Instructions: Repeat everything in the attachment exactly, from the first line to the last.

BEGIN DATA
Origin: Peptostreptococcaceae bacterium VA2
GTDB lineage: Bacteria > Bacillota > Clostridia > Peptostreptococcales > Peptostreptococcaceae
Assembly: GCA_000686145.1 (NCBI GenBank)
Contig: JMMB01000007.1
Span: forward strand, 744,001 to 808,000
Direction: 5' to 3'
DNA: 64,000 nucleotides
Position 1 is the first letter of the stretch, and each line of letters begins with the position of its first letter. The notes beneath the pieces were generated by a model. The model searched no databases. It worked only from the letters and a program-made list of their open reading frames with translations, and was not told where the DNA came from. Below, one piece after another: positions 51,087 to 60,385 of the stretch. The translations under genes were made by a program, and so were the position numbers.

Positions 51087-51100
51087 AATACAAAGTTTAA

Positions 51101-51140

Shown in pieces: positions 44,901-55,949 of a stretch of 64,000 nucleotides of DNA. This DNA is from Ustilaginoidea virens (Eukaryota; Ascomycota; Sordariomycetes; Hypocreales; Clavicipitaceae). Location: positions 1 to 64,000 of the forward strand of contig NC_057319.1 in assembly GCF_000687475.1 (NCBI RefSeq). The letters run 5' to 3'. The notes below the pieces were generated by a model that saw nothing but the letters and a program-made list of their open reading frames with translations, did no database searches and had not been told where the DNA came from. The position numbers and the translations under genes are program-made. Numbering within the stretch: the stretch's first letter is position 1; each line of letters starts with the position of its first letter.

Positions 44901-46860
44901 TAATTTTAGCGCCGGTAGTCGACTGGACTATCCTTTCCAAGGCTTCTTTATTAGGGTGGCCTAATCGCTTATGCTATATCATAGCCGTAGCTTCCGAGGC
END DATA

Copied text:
Origin: Peptostreptococcaceae bacterium VA2
GTDB lineage: Bacteria > Bacillota > Clostridia > Peptostreptococcales > Peptostreptococcaceae
Assembly: GCA_000686145.1 (NCBI GenBank)
Contig: JMMB01000007.1
Span: forward strand, 744,001 to 808,000
Direction: 5' to 3'
DNA: 64,000 nucleotides
Position 1 is the first letter of the stretch, and each line of letters begins with the position of its first letter. The notes beneath the pieces were generated by a model. The model searched no databases. It worked only from the letters and a program-made list of their open reading frames with translations, and was not told where the DNA came from. Below, one piece after another: positions 51,087 to 60,385 of the stretch. The translations under genes were made by a program, and so were the position numbers.

Positions 51087-51100
51087 AATACAAAGTTTAA

Positions 51101-51140

Shown in pieces: positions 44,901-55,949 of a stretch of 64,000 nucleotides of DNA. This DNA is from Ustilaginoidea virens (Eukaryota; Ascomycota; Sordariomycetes; Hypocreales; Clavicipitaceae). Location: positions 1 to 64,000 of the forward strand of contig NC_057319.1 in assembly GCF_000687475.1 (NCBI RefSeq). The letters run 5' to 3'. The notes below the pieces were generated by a model that saw nothing but the letters and a program-made list of their open reading frames with translations, did no database searches and had not been told where the DNA came from. The position numbers and the translations under genes are program-made. Numbering within the stretch: the stretch's first letter is position 1; each line of letters starts with the position of its first letter.

Positions 44901-46860
44901 TAATTTTAGCGCCGGTAGTCGACTGGACTATCCTTTCCAAGGCTTCTTTATTAGGGTGGCCTAATCGCTTATGCTATATCATAGCCGTAGCTTCCGAGGC